why do we have 12 months

Answers to why do we have 12 months

The ancient Egyptians first divided the year on this pattern, around 6000 years ago, based on the observations of their priests. They derived the number from the same golden section which gave us the duodecahedron, and which they believed was the Earthly representation of the Heavens. That is why there are two lots of 12 hours in a day, and why minutes and seconds are all 12 based.

The months were originally introduced to follow the cycles of the Moon, the second most visible body in the sky.  In contrast, both days and years are based on the apparent movement of the Earth around the Sun.  For the ancients, an accurate measurement of the cycle of the Moon was much simpler to make than that of the solar year.  So most of the ancient civilizations used a lunar calendar.  However, the lunar month does not correspond to an exact number of days; it varies continuously and on average lasts about 29 days 12h 44 min 2.8s.  Rapidly, the ancients adopted alternating months of 29 and 30 days, with an extra day every 30 months to account for the 44 min.  The year was then 12 months or 354 days.

But, because this year was 11.25 days short of the solar year, the seasons would shift from one year to the next, making it difficult to plan for sowings and harvests.  The Egyptians were the first to abandon the lunar calendar and to introduce twelve months of 30 days plus five days at the end of the year, to keep the seasons recurring at the same year after year.  Later, the Romans distributed the five days over the year with 12 months of alternatively 31 and 30 days for leap years and February with 29 days otherwise.  However, when the eighth month was dedicated to the emperor August, a 31st day was added to make it the equal of July, dedicated to Julius Caesar, and removed from February which became the short month with only 28 or 29 days that we know today.  Although the solar calendar is used all over the world for civil business, the lunar calendar is still followed in many religions including Islam, Judaism, and Catholicism (for fixing the Easter date).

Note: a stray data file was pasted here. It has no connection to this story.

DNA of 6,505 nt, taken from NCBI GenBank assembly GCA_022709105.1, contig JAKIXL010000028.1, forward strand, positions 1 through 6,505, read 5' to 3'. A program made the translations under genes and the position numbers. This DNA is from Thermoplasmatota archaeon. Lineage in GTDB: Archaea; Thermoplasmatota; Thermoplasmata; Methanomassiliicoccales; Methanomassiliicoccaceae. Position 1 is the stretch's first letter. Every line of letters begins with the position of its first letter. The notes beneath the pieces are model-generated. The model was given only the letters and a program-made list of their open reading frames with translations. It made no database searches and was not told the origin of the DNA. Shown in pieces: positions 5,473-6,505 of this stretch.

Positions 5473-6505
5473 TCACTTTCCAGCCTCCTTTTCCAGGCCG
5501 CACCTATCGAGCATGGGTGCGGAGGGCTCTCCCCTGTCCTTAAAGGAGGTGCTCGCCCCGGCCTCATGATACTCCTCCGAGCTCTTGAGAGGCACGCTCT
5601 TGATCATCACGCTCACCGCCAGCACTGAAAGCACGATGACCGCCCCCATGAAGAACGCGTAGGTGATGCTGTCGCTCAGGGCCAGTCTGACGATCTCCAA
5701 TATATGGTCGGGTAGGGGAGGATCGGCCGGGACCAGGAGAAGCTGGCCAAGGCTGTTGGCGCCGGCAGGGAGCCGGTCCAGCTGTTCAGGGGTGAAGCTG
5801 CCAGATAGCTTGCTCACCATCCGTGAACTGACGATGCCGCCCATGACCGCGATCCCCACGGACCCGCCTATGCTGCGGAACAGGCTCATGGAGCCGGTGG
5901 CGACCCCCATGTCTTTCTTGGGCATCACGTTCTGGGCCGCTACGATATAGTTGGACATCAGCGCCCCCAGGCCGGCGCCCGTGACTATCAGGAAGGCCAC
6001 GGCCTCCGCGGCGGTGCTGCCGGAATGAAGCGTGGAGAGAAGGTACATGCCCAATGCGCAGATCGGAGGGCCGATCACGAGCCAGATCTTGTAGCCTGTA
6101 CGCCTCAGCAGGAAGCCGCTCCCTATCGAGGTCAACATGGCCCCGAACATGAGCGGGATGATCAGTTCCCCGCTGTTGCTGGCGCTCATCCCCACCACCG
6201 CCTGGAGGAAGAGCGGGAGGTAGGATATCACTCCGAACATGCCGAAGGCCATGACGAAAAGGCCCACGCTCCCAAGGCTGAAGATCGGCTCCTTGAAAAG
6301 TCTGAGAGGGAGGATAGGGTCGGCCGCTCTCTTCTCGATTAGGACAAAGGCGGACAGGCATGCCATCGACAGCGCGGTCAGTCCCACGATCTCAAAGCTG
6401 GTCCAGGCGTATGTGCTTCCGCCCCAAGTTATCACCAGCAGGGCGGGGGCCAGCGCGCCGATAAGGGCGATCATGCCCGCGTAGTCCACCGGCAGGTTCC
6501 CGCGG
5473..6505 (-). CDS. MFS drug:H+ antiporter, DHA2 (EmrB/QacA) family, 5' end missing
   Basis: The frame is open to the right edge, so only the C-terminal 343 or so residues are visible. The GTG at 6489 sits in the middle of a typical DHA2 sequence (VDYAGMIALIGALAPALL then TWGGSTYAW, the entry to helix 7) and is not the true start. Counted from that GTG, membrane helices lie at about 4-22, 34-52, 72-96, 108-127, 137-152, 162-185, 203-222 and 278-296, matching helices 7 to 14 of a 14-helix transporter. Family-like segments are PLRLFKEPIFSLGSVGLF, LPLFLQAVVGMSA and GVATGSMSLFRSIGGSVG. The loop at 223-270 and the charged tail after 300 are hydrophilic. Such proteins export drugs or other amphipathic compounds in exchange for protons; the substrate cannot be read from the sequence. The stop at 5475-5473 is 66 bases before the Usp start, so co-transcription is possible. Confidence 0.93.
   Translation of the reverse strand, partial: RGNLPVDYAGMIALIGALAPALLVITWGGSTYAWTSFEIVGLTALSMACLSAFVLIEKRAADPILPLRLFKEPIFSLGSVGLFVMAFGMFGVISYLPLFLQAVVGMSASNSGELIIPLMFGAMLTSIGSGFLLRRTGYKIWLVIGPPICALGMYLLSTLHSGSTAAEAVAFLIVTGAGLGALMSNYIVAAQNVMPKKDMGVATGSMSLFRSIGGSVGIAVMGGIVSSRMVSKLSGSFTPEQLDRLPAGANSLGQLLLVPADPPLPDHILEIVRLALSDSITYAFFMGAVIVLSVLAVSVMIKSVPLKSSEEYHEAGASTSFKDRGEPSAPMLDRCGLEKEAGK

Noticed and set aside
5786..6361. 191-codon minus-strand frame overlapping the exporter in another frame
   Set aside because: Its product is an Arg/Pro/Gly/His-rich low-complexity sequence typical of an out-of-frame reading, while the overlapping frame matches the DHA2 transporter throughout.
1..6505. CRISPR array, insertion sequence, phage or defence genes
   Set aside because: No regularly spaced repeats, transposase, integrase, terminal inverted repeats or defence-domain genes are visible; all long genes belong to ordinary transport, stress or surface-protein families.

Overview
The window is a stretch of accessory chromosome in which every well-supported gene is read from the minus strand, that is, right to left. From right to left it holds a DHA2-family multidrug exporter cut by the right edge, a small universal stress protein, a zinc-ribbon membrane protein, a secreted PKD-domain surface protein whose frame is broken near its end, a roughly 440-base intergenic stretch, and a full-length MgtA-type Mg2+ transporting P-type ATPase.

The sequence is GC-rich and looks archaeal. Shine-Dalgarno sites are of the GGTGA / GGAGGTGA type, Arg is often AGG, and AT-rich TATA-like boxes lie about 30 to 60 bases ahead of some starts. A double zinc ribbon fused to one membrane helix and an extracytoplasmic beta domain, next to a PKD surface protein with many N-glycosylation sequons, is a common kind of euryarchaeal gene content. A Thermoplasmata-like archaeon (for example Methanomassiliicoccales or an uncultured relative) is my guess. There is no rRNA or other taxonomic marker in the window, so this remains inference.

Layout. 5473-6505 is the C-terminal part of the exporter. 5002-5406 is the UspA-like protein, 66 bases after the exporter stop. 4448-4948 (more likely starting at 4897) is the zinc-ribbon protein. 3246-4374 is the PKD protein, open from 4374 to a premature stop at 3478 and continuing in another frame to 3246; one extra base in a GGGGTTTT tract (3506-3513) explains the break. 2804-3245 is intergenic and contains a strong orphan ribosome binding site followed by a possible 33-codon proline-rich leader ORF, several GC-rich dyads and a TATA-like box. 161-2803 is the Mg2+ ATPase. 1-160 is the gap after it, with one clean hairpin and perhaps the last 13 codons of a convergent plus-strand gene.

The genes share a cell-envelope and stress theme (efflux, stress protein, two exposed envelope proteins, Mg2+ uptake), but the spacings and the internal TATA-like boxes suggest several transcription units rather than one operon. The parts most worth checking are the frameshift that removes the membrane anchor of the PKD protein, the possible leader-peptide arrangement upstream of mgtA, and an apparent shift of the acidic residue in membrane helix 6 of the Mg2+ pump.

The debate
We don't need 12 months in a year. They're a terrible complication, since 12 doesn't divide evenly into 365.242199 days.

And basing months on the lunar cycle would be even worse because of the inconvenience to business cycles. A 12-month year can be divided fairly equally into halves & quarters, but an occasional year of 13 months. . . well, let's just stick to the solar year.

To be sure, mariners who want to keep track of the tides, and people like that, could use a good lunar calendar, and if they ever ask me I could provide them with several. But for most of us, keeping up with the seasons is most important.

The civil calendar can't be based on sidereal time. The time that Earth revolves in relation to the fixed stars is not the same as its revolution with respect to the sun. The seasons depend on tropical time: the tropical year is the time from one spring equinox to the next. There is only a few minutes difference in the two years, but a few minutes can add up to an error of a whole day in just a few centuries. (That's what happened to the Julian Calendar, and prompted Pope Gregory what's-his-number to change the leap year formula.)

The Gregorian Calendar probably is here to stay, because of social inertia; and that's unfortunate because it's really an awful, absurdly complicated mess. That every-4-years-except-every-100-years-except-every-400-years rule for the extra day is ridiculous. A much simpler and easier rule, placing the extra day every 1508 days, would make the solstices & equinoxes more regular and would also last longer -- something like 40 000 years before it would go off by a single day.

And if we dumped the months and just numbered the days of the year from 1 to 365, the leap day would be easy to calculate. It would be best not to give it a number of its own; just call it by the number of the regular day it follows. For example: If it comes after Year 4 Day 48, just call it Day 48+ and the day after that would be Year 4 Day 49. So every year would end with Day 365. To get the date of the next leap day, add 4 to the year and 47 to the day, and you find it will come after Year 8 Day 95.

Someone who's a better mathematician than I am could provide a formula where you could locate any leap day just from the number of the year.

Curiously, you could make this calendar even more accurate by placing the leap day at intervals of 51 lunar months + 2 days! That's an average of every 1508.06 days.

There are indeed 12 lunar months in a year, leaving over about 11 days compared to the solar year (354 days as compared to 365). The Gregorian Calendar addressed many problems with previous calendars.

The evidence of the lunar calendar can still be seen though. For example the Muslims celebrate the month of Ramadan according to the lunar cycle (9th lunar cycle) and because of this you have effect that the dates of Ramadan fluctuate wildly over the course of the years and can occur both in winter and summer.

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